Latest Heckmann Corporation Stories

2011-04-05 12:10:00

-- Heckmann Corporation places the single largest order for liquefied natural gas (LNG) trucks by a U.S. customer (200) -- First major exploration and production company's supply chain transition to natural gas -- NGV fleet to reduce Heckmann Water Resources' carbon footprint in Haynesville Shale area by up to 30% and dramatically reduce fuel cost VANCOUVER, April 5 /PRNewswire/ - Westport Innovations Inc. (TSX:...

2008-10-30 15:00:22

Heckmann Corporation of Palm Desert, California (NYSE: HEK, HEK.U, HEK.WS) ("Heckmann") announced today that Heckmann stockholders approved the proposed merger with China Water and Drinks Inc. (OTCBB: CWDK) ("China Water") at its special meeting of stockholders held today. All of the additional proposals presented at the special meeting were also approved by Heckmann stockholders. Over 95% of the shares voted were cast in favor of the merger. Less than 5% of stockholders from Heckmann's IPO...

2008-10-22 12:00:27

China Water and Drinks Inc. (OTCBB: CWDK.OB) ("China Water") and Heckmann Corporation of Palm Desert, California (NYSE: HEK, HEK.U, HEK.WS) ("Heckmann") today announced that China Water has acquired two bottled water manufacturers in China for $11.7 million in cash. China Water and Heckmann Corporation previously disclosed that these acquisitions were in process. Both acquisitions have now successfully closed, as follows: -- Beijing Changsheng Taoda Co., Ltd. was acquired for $6.0...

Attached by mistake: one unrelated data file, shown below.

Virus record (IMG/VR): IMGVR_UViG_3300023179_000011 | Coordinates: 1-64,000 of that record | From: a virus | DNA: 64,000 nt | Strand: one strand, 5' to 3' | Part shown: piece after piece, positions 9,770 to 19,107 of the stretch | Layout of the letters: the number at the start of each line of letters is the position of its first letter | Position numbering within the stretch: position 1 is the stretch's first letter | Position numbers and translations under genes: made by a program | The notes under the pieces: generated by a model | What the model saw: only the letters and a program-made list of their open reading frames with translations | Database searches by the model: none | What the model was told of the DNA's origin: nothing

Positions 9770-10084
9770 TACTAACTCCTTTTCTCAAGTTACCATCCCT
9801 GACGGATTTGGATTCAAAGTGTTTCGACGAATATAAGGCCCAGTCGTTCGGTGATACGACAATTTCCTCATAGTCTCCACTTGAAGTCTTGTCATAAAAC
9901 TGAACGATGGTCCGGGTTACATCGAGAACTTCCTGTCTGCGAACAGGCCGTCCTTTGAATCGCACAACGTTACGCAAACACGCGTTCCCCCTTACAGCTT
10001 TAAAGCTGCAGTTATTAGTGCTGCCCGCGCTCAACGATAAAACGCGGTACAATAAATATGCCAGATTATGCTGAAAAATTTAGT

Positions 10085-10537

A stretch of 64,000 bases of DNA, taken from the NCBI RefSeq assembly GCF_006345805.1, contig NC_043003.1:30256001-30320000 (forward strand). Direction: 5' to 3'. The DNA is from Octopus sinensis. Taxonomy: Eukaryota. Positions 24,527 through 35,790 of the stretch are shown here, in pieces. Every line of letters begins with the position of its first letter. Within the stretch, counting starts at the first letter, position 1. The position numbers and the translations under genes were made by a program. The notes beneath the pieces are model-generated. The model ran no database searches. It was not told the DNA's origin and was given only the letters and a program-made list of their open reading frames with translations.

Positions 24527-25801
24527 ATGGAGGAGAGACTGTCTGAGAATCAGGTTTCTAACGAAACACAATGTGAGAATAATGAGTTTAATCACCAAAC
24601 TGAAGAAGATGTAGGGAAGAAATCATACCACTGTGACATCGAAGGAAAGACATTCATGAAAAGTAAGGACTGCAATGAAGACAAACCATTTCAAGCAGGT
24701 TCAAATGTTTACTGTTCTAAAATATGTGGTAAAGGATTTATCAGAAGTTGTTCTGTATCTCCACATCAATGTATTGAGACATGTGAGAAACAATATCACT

Word of the Day
  • A murmuring sound; a rushing or whistling sound, like that of the wind; a deep sigh.
  • A gentle breeze; a waft; a breath.
  • Any rumor that engages general attention.
  • A cant or whining mode of speaking, especially in preaching or praying; the chant or recitative characteristic of the old Presbyterians in Scotland.
  • To make a rushing, whistling, or sighing sound; emit a hollow murmur; murmur or sigh like the wind.
  • To breathe in or as in sleep.
  • To utter in a whining or monotonous tone.
According to the OED, from the 16th century, this word is 'almost exclusively Scots and northern dialect until adopted in general literary use in the 19th.'